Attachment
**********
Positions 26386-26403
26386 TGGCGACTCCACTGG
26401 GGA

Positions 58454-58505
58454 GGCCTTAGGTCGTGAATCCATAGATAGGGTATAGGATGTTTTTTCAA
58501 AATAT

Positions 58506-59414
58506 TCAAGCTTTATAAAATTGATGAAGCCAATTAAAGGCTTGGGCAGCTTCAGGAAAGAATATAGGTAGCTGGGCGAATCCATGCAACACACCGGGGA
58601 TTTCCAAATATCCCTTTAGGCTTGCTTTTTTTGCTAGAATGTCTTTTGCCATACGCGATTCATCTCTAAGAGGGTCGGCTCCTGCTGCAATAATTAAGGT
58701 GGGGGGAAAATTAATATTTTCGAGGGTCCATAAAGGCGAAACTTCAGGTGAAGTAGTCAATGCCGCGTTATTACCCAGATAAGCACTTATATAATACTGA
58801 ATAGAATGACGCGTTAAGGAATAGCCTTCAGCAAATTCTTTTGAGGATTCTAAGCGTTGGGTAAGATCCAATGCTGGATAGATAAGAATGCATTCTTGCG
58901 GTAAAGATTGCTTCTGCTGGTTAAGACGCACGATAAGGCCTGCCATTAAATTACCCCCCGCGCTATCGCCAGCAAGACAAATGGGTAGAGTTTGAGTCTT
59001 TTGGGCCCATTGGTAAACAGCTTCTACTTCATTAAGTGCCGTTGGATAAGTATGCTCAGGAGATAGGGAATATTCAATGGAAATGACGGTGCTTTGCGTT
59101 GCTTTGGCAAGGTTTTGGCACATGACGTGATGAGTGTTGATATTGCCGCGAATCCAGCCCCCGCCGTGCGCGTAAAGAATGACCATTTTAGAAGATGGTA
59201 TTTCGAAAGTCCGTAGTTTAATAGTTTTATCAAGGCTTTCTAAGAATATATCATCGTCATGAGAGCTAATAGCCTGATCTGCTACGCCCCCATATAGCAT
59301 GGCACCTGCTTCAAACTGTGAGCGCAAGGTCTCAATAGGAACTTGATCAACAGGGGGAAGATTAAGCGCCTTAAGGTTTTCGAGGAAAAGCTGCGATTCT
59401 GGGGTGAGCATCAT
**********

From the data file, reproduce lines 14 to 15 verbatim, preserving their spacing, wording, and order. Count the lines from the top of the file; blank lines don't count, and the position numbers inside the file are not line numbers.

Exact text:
59101 GCTTTGGCAAGGTTTTGGCACATGACGTGATGAGTGTTGATATTGCCGCGAATCCAGCCCCCGCCGTGCGCGTAAAGAATGACCATTTTAGAAGATGGTA
59201 TTTCGAAAGTCCGTAGTTTAATAGTTTTATCAAGGCTTTCTAAGAATATATCATCGTCATGAGAGCTAATAGCCTGATCTGCTACGCCCCCATATAGCAT